Construction vs. Destruction

I’m not exactly a “handy” man. In fact, I find myself singing Billy Bragg’s “Handyman Blues” fairly often, and loving it.

But I’ve done my share of construction, both permanent and temporary. I’ve constructed close to 20 different stage sets in my time in college and community theatre, and I’ve been helping my family do home repairs since I was big enough to lift a hammer. On the other hand, I’ve also helped tear down close to 20 different stage sets and different things around my childhood and adulthood homes.

The first thing you realize, usually during your first tear-down, is that hey, this is so much easier than building something! I remember distinctly destroying a dilapidated old particle-board lean-to at my childhood home, and that was downright fun. One or two swings of a grub-hoe and the entire wall collapsed; it made you feel like Hercules, especially when you’re ten years old. But as I look at the state of things today, particularly in the Middle East, I can’t help but be reminded of how much easier it was to swing a grub-hoe than it is to perfectly level out a new piece of construction.

As Naomi Klein put it perfectly in her exemplary 2007 work Shock Doctrine when she called the current system of war-for-profit “Disaster Capitalism.” After bleeding the American Middle Class dry with wage cuts, pension disintegrations, credit binges and housing crashes, the rich and richer decided the best way to keep making money was to look outside the country, but darn it if those other countries got uppity when we tried to make them act in the US’ best interests instead of theirs. What followed was a half-century and more of coups, overthrows, and financial arm-twisting that would make and UFC fighter flinch. Unfortunately for those global elites, however, they were too blinded by their own desire to amass more and more and yet more wealth that they didn’t see the next logical step in this pattern. Simply put: you can’t keep doing this to people.

And so, as Robert Kennedy Jr explains, they start to fight back. In another amazing case of global blindness, the rich and powerful declined to read the lessons of their own American history, where a small group of committed rebels and guerrillas could topple even the world’s strongest superpower. As such, we’re seeing the US being bled dry in an eerie parallel to the great empires of humanity: Rome, England, and even those pesky Soviets were whittled down to irrelevancy and collapse by fighting a little war here, a little fight there, a little police action everywhere to keep their bloated empires afloat. But how exactly do these rebels keep finding willing sacrifices to their cause?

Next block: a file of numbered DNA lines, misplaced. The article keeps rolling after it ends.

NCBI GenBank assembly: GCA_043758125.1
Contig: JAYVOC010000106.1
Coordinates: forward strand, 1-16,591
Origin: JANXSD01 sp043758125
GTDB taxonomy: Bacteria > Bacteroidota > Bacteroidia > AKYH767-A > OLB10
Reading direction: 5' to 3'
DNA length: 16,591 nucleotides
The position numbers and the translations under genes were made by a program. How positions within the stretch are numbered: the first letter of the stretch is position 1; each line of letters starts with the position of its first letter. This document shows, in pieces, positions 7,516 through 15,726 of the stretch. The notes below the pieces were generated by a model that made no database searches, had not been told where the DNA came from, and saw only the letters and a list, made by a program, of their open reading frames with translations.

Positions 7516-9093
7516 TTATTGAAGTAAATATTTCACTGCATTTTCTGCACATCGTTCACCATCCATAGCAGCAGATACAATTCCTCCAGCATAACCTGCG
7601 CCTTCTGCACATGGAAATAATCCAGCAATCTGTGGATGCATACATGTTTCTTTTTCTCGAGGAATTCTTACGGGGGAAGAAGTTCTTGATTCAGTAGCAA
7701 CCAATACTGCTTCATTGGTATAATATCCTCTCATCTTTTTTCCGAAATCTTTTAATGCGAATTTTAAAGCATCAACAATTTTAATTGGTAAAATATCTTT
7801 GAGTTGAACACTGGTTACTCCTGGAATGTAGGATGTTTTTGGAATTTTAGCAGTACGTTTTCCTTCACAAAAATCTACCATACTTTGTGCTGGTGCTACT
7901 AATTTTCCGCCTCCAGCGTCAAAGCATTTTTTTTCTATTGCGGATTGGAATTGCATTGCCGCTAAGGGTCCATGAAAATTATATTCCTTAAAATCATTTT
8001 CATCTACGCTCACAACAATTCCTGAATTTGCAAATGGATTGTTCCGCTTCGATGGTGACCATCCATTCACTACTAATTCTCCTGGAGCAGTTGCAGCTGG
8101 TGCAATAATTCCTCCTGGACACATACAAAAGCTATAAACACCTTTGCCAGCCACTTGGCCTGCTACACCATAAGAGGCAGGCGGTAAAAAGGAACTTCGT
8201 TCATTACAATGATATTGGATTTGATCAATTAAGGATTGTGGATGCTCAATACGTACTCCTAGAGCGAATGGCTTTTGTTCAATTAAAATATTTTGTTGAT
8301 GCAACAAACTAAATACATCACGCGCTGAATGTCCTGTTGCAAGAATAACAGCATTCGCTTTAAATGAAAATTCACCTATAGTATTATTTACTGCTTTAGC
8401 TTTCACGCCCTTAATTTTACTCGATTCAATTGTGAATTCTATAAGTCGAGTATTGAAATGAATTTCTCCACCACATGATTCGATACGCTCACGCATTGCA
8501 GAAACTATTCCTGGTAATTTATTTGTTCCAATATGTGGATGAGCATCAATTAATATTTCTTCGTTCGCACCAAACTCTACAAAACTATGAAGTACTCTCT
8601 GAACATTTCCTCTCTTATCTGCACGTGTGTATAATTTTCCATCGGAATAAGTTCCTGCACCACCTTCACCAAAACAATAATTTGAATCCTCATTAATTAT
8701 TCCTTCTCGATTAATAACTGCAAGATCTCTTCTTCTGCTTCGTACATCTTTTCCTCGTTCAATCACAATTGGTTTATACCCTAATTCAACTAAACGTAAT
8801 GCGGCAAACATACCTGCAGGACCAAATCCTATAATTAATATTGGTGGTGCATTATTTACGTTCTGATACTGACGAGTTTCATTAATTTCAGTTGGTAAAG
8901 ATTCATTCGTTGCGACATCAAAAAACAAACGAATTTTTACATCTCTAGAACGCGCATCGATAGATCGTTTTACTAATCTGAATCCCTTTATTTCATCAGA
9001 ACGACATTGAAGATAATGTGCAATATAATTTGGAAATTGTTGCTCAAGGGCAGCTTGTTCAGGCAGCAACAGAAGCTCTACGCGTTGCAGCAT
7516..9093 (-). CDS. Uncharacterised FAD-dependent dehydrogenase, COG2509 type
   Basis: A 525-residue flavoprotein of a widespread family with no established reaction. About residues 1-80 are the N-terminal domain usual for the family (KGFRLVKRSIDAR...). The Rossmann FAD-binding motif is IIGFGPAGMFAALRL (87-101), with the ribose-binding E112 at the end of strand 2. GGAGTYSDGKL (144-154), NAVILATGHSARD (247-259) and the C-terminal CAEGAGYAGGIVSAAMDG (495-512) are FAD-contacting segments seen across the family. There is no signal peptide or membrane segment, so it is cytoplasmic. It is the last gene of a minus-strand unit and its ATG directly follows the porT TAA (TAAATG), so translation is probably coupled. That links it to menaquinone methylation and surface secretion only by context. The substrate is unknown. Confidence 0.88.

That’s where it gets really fascinating.

Groups like Al-Qaeda, The Islamic State, and even some of the right-wing white-power terror groups all have a similar calling card: disaster. Every one of them preaches to the frustrated and the dispossessed that all of their problems come from some tyrannical state, which in both the cases of Islamic and Christian fundamentalists turns out to be America. The dizzying irony of this situation is that, for all of their investments in disasters as a way to ensure a steady stream of income, not one of these muckety-mucks in America’s ruling class figured they could be out-disastered by a small group of people looking to profit themselves off of the original disaster created by the first disaster merchants.

In short, folks like the Islamic State or Cliven Bundy are beating the big disaster-capitalism machine at their own game.

The promised spoils are always rich: money, power, women or, in the case of Bundy, never having to pay back taxes. And above it all, the refrain is always the same: if it wasn’t for that darn government, you’d be successful. You’d be rich. You’d be winning. Does any of this sound familiar? It should. In their quest for greed, the disaster capitalists didn’t seem to realize that their disaster would spawn children of the disaster who then saw how much worse things were and be motivated to fight against the original disaster. This is the biggest issue with campaigns or motivations based solely around tearing things down: eventually, you run out of stuff to wreck. And if, by then, people don’t have what they want, what do you do?

It’s so much easier to destroy than to create, and those looking to exploit destruction for a quick buck may have met their match in a monster of their own creation. As Gandhi once said, “An eye for an eye only ends up making the whole world blind” and the disaster capitalists have spent more than a half-century plucking out eyeballs all over the world. Unfortunately, they never thought to think that someone might come for their eyes, so now we thrash about blindly: bombing here, waging war there, only feeding the monster we’ve created. There is a reason the government rebuilt Europe after World War II instead of letting corporations do the job.

We need to move forward with a plan that doesn’t involve violence, war, or anything else that makes folks like Dick Cheney lick their chops. We need to stop pressing disaster and destruction as a mean to somehow lead to prosperity. You can’t destroy the village in order to save it, and for some reason we’re still grappling with that basic lesson we should have learned in Vietnam. When I swung the grub-hoe through the wall of that lean-to, I didn’t make the wall stronger… but later, when we spent the money and built the new shed out of steel, we had something that is still strong and secure when I drive past my childhood home even today. It may be easier, and more profitable, to tear down, but nobody wins unless we make the hard choices and commit to building up.

One thought on “Construction vs. Destruction”

Leave a Reply

Your email address will not be published. Required fields are marked *

This site uses Akismet to reduce spam. Learn how your comment data is processed.